Friends in the Garden of Life
Not currently for sale
Last year I wrote a post on the 'power of telling stories', for visual artists who want to build their networks and potential audience and sales. Telling Stories is equally important to build Disability Awareness. Our misconceptions often place limits on ourselves and others. I can provide seminars were I rattle off figure like 17 million people in the world have CP; Cerebral Palsy is primarily a physical disorder, however people with CP often have secondary disabilities such as: epilepsy; vision impairments, communication disorders; hearing loss or lower than normal IQ levels.
The majority of people with CP have average or higher levels of intellecance, even in people who are non verbal. Did you know the a five different types of CP? CP is damage to the brain that occurs at birth; during birth or in the early years of life.
These are all facts you can read on the World CP Day website. What assist the community is the understanding is real stories from real people with CP or other disabilities.
I am simply 1 in 17 million people with CP.
I am also a small business owner, published author, poet, arts worker, Queensland representative on Supported Studio network. However my Bio only tells half my story. It does not record my type of CP or how it affects my daily struggles.
That's my artwork on the wall!
As a result of my birth I have spastic quadriplegia otherwise known as ataxia cp. Which means when I choose to walk I walk with a gate and my entire body is affected by the spasticity.
Growing up I was the eldest of 5 children, I was helping mum with the housework before I finish high school and I was also vice-president of Interact (Rotary) Club in my senior year.
Leaders For Tomorrow Graduation
I graduated from USQ in 1991 and did a frontline training course in Christian youth work. Chronic Fatigue robed my of my twenties and early thirties. During this time I was writing for Creative Christian Enterprises and a active member of my church and small group leader.
I moved out of home for the finial time (I hope - LOL!) just before I turned 30. That's about 20 years living independently. My parents got a lot of 'looks'. Com'on, do you really think she asked?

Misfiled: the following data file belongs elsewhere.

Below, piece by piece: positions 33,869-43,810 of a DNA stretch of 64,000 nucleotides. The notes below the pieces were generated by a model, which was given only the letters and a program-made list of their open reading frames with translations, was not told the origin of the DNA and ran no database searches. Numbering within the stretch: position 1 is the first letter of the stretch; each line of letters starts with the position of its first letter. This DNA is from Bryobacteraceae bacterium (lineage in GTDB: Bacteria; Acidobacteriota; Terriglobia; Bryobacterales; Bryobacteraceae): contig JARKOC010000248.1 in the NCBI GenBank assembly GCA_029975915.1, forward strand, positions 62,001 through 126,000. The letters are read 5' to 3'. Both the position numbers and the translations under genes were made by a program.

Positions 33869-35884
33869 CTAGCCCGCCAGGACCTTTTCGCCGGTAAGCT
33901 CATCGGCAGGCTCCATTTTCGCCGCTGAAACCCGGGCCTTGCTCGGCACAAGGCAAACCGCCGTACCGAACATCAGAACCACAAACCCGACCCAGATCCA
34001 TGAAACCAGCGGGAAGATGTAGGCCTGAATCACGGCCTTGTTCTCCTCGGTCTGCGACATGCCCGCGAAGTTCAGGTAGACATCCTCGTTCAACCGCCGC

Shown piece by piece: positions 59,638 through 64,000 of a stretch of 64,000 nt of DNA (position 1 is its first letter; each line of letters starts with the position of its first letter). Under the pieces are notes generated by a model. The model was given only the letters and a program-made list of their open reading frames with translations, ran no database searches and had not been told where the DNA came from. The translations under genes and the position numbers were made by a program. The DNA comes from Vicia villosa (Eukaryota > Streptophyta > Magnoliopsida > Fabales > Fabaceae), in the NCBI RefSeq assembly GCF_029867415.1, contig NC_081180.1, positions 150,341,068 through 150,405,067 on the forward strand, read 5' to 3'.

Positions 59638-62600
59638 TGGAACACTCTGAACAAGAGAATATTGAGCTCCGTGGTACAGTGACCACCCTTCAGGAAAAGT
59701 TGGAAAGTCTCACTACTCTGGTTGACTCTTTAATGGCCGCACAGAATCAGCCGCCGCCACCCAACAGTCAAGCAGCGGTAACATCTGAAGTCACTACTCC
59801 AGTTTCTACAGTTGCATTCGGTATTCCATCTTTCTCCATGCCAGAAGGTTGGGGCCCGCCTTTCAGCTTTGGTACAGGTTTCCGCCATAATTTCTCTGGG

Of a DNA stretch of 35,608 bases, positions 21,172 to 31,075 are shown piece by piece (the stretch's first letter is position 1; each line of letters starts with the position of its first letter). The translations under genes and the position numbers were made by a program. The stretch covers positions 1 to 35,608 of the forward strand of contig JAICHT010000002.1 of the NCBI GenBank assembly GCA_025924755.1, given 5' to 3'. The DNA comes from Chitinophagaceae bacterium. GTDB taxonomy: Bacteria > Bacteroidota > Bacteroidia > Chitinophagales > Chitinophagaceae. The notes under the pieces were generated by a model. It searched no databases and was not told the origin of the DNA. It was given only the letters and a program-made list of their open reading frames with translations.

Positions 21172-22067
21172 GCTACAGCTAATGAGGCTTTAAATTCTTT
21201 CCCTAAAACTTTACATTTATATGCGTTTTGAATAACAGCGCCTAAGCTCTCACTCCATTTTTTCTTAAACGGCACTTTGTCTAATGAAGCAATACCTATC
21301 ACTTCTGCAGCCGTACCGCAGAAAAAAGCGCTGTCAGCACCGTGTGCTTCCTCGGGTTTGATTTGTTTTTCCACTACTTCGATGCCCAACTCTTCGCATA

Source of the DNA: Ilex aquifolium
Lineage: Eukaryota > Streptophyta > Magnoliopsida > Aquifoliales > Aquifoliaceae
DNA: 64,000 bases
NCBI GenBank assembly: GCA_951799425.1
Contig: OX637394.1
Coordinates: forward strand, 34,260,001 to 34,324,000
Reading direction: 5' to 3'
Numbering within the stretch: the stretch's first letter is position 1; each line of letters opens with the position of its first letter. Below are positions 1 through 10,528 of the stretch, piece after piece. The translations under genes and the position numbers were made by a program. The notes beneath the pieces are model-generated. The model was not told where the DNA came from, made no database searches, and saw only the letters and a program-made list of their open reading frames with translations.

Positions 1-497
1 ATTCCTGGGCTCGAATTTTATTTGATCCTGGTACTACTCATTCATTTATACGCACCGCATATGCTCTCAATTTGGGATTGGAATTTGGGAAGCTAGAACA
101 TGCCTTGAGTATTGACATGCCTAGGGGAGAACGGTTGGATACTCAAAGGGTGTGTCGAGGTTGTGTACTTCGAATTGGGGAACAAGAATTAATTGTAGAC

It was one of the few times I actual asked for advice. I didn't like being told what not to do then and I still don't! Just ask my GP...
During my 30's I continued to write for Creative Christian Enterprises, complied 3 volumes of poetry; self-published a Children's book; was on the board of Community Access Transitional Services; Ipswich-Community Aid and Ipswich Poetry Feast Committee and the Sharing the Road Conference Organizing Committee and teaching Sunday School.
And still found time to party!
In my 40's I discovered my true passion for art. I still love being part of my community and working towards inclusion for all; I still love writing and poetry, but I am at my happiest while creating artwork.
My dinning room that doubles as my home studio
and Ignite Artists Meeting Room.
My passions are art and working towards social inclusion for all. This is why I founded Ignite Artists with the aims of providing disability awareness in the Ipswich art community and professional development opportunities for other artists with disability. Founding my studio has enable me to gain leadership in the national arts and disability sector.
"We don't get to chose the cards we are dealt!
We can only chose how to play them,
I hope I am choosing well.
Me playing on P & O's Aria Curse
This is my story, please share it and create disability community awareness as we celebrate world cp day on 6th of October. I'll be celebrating it with my friends from Studio 8 at the opening night of their Abstraction Art Exhibition.
You can check out their amazing at work at the Ipswich Community Gallery 7th, 8th and 9th October.
Because we are . . .